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Montana Field Guide

Montana Field Guides

White Sucker - Catostomus commersoni

Native Species

Global Rank: G5
State Rank: S5

Agency Status
USFWS:
USFS:
BLM:


 

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General Description
The white sucker is quite adaptable. It has been collected from virtually all types of water in Montana: muddy, clear, warm, cold, running and standing. As the position of the mouth suggests, it feeds on the bottom and eats an omnivorous diet of detritus and insects. The white sucker is distributed throughout Montana's eastern drainage and is present in our northern watershed as well. They are most abundant in the many reservoirs of eastern Montana. In Montana the largest specimens have been about 5 pounds. Large females can produce over 100,000 eggs and suckers can produce large populations in short periods of time. Any type of attempted population control by man is usually a losing proposition. (FWP) See Snyder and Muth (1990) for a guide to the identification of larvae and early juveniles.

Diagnostic Characteristics
Color is dusky olive brown to nearly black above, shading to cream or white below. Dorsal fin has 11 to 13 rays. Scales are medium sized, 60 to 75 in lateral line.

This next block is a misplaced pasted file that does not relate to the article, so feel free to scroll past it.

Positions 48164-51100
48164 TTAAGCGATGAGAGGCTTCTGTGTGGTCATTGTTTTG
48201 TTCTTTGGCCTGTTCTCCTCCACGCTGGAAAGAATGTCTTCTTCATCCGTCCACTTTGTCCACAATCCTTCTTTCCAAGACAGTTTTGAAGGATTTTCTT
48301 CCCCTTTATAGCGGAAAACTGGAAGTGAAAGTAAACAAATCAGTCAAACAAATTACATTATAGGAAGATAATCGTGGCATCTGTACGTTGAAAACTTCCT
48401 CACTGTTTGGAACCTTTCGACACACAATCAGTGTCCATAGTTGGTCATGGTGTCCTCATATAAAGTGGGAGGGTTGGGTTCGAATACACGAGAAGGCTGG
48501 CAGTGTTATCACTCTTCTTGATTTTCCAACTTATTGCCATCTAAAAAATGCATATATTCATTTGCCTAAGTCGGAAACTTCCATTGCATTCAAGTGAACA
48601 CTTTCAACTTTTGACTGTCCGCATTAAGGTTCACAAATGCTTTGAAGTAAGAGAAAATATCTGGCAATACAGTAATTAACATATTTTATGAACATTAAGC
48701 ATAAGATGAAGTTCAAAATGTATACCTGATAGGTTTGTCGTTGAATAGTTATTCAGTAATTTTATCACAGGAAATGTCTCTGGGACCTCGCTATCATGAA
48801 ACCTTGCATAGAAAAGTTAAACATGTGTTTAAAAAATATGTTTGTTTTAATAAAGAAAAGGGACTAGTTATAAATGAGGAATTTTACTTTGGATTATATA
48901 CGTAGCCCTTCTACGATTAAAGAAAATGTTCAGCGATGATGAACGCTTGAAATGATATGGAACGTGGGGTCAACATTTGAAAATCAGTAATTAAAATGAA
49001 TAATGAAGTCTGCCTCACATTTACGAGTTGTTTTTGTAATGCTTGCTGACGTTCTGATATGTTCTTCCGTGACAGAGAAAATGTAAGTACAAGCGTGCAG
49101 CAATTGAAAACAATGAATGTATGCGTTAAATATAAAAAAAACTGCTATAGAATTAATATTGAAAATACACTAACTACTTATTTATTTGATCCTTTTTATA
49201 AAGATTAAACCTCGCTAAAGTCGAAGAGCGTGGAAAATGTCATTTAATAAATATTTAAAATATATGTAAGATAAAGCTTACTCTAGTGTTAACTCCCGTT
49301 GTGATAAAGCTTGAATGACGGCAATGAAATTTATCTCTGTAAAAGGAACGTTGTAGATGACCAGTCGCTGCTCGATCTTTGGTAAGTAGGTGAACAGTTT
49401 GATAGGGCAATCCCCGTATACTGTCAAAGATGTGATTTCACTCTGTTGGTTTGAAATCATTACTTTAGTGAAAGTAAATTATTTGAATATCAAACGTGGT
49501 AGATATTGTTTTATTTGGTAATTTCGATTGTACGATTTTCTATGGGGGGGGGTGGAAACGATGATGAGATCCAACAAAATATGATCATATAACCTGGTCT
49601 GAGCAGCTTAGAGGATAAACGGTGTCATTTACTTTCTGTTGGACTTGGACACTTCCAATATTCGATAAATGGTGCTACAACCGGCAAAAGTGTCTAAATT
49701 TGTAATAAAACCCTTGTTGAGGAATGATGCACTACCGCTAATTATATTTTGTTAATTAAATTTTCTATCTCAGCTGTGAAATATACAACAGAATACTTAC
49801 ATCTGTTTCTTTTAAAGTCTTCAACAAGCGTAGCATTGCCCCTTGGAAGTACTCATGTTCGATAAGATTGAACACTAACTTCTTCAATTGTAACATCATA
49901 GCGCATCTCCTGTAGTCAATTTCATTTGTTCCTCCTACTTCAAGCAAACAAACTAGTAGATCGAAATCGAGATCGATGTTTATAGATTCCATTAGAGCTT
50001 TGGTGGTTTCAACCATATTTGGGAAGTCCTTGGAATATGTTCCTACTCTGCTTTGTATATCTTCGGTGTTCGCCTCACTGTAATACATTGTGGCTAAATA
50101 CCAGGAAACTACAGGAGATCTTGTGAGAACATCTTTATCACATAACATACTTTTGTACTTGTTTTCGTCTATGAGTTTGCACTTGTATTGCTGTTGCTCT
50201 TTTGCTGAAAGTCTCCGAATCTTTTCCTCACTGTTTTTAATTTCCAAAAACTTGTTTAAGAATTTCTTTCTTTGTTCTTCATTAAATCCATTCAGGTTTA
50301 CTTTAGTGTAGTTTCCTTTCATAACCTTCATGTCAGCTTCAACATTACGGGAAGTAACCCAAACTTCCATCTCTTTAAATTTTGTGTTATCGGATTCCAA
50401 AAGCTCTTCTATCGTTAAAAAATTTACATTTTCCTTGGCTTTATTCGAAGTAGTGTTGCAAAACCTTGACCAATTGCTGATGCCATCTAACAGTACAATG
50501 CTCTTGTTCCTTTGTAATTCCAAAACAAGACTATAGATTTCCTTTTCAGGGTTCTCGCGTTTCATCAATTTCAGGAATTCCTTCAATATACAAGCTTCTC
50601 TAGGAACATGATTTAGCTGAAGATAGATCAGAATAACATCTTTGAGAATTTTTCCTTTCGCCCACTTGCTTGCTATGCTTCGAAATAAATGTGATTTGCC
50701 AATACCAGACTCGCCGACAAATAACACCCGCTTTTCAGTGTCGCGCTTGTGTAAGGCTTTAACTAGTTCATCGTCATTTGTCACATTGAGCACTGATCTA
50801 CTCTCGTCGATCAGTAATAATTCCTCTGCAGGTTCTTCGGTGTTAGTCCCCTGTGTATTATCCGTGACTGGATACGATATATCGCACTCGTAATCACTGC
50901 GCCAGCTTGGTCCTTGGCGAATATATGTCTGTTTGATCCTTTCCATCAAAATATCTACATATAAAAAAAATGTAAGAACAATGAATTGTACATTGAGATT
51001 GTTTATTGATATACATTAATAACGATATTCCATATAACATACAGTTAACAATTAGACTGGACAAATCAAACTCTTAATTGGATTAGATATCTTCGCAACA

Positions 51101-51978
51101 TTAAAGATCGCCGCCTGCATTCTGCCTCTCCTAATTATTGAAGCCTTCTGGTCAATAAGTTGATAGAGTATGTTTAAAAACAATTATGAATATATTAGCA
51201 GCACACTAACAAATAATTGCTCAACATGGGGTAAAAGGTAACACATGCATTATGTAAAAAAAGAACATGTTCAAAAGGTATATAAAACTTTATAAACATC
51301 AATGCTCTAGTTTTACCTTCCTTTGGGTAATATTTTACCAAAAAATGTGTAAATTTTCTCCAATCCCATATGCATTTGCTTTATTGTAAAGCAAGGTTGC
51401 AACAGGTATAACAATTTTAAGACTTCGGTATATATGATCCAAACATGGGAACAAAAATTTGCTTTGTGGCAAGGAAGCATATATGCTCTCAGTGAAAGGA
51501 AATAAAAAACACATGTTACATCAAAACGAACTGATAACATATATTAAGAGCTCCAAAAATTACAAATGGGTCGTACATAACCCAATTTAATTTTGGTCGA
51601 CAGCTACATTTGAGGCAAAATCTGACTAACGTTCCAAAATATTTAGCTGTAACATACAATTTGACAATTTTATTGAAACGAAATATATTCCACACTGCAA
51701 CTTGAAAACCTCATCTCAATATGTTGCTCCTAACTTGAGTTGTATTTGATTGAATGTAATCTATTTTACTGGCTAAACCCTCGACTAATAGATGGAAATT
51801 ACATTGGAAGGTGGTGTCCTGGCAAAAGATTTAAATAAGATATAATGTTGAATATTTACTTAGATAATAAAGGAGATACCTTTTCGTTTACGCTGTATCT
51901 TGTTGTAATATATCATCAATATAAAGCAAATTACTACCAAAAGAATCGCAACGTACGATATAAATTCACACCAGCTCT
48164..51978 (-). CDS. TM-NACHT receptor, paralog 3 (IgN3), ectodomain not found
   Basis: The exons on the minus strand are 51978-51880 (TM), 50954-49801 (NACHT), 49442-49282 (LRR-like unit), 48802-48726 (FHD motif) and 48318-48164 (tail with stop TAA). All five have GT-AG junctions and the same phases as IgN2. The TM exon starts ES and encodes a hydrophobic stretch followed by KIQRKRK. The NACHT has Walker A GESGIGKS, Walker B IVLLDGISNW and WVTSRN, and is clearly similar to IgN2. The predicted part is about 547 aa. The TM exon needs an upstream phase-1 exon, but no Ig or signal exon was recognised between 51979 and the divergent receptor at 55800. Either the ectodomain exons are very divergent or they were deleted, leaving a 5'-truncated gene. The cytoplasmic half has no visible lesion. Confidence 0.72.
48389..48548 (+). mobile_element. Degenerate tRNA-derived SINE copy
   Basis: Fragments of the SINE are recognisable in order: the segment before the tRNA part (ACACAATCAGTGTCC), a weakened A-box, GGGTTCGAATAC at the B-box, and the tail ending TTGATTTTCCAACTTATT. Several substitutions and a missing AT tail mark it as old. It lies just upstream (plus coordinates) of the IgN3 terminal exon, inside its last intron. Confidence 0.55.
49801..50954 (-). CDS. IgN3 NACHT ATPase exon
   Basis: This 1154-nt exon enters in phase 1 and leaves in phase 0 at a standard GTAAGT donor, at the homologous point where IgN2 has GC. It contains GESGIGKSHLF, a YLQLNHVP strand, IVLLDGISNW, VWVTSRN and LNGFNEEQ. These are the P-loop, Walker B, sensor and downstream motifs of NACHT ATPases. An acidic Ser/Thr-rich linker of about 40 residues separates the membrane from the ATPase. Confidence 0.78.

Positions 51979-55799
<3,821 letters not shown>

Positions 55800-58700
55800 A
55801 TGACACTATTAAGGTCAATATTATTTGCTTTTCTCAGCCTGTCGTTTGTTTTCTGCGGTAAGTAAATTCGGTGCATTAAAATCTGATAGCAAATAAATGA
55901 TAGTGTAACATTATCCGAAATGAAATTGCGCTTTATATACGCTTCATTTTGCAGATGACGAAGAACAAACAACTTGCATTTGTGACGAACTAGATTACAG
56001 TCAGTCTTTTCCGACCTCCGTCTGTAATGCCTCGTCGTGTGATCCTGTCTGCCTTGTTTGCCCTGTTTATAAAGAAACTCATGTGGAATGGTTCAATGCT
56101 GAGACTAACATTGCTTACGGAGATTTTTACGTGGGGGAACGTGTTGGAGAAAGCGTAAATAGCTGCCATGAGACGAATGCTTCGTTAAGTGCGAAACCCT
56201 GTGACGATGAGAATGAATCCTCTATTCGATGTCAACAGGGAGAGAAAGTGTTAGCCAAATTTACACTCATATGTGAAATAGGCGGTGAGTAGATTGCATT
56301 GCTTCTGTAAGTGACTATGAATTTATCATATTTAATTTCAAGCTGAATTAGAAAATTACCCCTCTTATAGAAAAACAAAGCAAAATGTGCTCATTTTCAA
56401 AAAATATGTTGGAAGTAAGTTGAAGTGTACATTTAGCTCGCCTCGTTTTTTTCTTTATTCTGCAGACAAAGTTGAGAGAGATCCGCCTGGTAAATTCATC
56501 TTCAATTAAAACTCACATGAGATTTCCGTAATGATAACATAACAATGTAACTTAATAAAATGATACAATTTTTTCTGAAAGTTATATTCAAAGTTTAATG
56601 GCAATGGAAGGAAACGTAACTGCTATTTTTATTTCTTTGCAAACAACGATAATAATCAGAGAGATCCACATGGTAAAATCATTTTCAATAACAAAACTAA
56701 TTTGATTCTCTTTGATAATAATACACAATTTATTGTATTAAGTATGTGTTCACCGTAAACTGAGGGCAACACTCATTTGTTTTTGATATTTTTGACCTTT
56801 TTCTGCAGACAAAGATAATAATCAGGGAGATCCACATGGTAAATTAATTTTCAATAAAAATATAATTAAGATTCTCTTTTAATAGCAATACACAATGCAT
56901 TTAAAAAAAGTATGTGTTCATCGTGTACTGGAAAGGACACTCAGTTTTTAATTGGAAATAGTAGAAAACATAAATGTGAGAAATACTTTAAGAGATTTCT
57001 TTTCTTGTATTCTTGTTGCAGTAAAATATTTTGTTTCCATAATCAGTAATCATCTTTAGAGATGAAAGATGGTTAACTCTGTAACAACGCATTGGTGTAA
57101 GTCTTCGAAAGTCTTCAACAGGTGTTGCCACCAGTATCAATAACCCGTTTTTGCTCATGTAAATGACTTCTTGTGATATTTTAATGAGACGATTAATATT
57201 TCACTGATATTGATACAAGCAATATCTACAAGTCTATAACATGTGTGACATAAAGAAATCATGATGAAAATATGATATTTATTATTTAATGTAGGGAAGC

Species Range
Montana Range

All Ranges
Non-native
Native
(Click legend blocks to view individual ranges)

Western Hemisphere Range

 


Observations in Montana Natural Heritage Program Database
Number of Observations: 6171

(Click on the following maps and charts to see full sized version) Map Help and Descriptions
Relative Density

Recency

 

(Observations spanning multiple months or years are excluded from time charts)



Migration
Often move into tributary streams to spawn. Tongue River study showed migration into Otter Creek.

Habitat
Extremely varied. Present in both lakes and streams under a wide variety of considerations, but avoids rapid current. Reaches maximum abundance in man-made impoundments. Spawns over gravel or rocky shoals.

Food Habits
Adults feed on bottom organisms such as aquatic invertebrate diatoms, other algae, and debris.

Ecology
Young provide considerable forage for game species. White sucker x longnose sucker hybrids have been found in several places in Montana.

Reproductive Characteristics
Sexually mature in 3rd or 4th year. Spawns from April into June. Spawners usually move upstream. Eggs hatch in 12-20 days at 50 degrees F. Spawned early April-early May in Tongue River study.

References
  • Literature Cited AboveLegend:   View Online Publication
    • Snyder, D.E., and R.T. Muth. 1990. Description and identification of razorback, flannelmouth, white, Utah, bluehead, and mountain sucker larvae and early juveniles. Colorado Division of Wildlife Tech. Publ. No. 38. 152 pp.
  • Additional ReferencesLegend:   View Online Publication
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    • Barfoot, C.A. 1993. Longitudinal distribution of fishes and habitat in Little Beaver Creek, Montana. M.Sc. Thesis. Bozeman, MT: Montana State University. 66 p.
    • Barndt, S.A. 1996. The Biology and Status of the Arctic Grayling in Sunnyslope Canal, Montana. M.Sc. Thesis. Bozeman, MT: Montana State University. 136 p.
    • Clancey, C.G. 1978. The fish and aquatic invertebrates in Sarpy Creek, Montana. M.Sc. Thesis. Bozeman, MT: Montana State University. 54 p.